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Dialogue Magazine / 6/17/2016 / Twitter / Facebook
“I would like to suggest a critical stance rather than a
celebratory mode,” Professor West opened, examining four areas in which she
believes U.S. law produces unhealthy emotions in subjects. First, she cited
outsized feelings of reverence and authoritarian submissiveness for the United
States Constitution induced by various interpretive traditions in
Second, West described feelings of what she termed
“dysphoria” produced by the valorization of consensual transactions,
both commercial and sexual, produced by family law. “There’s an over-reliance on
law to generate moral and social norms,” West said.
Third, West covered the feelings of meritocratic desert
produced by civil rights traditions and civil rights law. She criticized civil
rights laws for being less about equality or inclusion and instead focusing on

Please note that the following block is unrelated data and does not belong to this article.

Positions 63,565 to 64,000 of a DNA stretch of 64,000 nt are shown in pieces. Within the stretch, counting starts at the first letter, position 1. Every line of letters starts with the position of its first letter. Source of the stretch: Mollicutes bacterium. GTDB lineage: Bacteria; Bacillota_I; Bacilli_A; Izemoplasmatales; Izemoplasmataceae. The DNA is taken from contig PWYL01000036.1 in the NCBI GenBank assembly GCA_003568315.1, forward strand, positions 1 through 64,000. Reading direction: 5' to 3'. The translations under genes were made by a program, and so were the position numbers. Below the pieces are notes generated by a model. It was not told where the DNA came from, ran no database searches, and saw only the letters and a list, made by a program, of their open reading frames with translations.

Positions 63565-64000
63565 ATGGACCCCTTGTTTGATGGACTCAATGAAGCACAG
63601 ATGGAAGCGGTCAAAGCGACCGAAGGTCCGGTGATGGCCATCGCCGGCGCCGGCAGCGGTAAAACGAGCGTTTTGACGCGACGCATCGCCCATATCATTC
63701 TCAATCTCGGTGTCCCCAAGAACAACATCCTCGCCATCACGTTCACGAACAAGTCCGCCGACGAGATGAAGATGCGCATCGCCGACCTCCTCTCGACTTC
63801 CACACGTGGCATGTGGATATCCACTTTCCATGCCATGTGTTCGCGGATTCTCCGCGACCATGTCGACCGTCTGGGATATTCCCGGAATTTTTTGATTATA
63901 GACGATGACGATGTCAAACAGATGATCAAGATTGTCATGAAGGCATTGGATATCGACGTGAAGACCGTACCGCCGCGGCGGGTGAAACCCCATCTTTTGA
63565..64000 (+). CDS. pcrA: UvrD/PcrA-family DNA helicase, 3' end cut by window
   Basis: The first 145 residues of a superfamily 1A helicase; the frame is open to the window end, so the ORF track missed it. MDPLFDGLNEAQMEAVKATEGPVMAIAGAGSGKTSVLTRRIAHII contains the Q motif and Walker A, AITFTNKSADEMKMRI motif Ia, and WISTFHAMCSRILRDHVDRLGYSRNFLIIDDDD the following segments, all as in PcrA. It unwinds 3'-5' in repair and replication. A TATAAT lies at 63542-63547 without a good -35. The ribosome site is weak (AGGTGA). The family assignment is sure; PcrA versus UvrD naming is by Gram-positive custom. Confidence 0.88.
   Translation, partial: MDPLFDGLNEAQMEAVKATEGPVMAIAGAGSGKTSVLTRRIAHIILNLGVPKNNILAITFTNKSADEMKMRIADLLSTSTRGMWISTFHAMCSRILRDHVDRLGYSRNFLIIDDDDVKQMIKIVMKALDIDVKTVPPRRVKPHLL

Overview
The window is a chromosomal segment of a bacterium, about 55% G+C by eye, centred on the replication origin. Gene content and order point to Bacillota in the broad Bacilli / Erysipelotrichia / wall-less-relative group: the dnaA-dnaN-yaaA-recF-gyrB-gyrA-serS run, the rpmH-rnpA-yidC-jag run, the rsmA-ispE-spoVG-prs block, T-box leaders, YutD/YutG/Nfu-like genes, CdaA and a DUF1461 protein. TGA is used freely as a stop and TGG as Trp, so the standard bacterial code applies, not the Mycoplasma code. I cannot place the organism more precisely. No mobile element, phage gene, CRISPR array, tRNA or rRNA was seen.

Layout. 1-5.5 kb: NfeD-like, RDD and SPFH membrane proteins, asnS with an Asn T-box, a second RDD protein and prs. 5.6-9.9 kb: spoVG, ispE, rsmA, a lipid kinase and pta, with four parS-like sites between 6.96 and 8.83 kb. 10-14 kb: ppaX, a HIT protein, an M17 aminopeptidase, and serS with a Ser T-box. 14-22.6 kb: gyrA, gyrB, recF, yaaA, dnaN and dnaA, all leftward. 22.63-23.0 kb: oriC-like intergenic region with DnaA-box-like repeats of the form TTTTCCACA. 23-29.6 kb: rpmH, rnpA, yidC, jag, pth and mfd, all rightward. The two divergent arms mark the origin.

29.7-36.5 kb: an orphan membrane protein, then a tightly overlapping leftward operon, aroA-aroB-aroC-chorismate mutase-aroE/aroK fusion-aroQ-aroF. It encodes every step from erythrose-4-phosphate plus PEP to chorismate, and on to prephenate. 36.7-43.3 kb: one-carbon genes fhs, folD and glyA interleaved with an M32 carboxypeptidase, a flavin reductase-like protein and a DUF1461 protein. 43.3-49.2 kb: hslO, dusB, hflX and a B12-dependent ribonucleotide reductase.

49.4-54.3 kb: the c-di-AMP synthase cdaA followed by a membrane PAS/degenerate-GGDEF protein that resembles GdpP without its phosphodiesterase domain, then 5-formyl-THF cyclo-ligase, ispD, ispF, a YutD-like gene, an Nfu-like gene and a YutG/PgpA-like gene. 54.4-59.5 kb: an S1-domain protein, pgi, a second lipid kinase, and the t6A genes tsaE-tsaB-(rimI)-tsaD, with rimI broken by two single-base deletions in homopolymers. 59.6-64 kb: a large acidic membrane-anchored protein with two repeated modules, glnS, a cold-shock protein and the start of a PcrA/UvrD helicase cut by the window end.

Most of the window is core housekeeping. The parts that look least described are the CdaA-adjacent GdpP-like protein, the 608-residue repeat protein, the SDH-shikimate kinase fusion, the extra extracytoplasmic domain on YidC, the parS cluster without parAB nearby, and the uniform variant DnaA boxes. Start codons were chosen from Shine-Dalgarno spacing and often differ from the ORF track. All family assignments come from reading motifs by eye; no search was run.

“getting everyone to the starting line in the same way.” Inclusion has come to
be about treating individuals fairly, she said, asking, “Is the ideal of equal
opportunity society one to embrace?”
Finally, West described feelings of fear and insecurity that
are generated by various aspects of criminal law and poverty law.
West is the Frederick J. Haas Professor of Law and Philosophy at Georgetown University Law Center.
Established in 1988, thanks to a gift from the late E.
Stanley Enlund (’42), the Enlund Scholar-in-Residence Program attracts the nation’s
foremost legal minds. Enlund scholars provide the College of Law community of
students, faculty, alumni and friends with differing perspectives on law,
lawyers and social justice.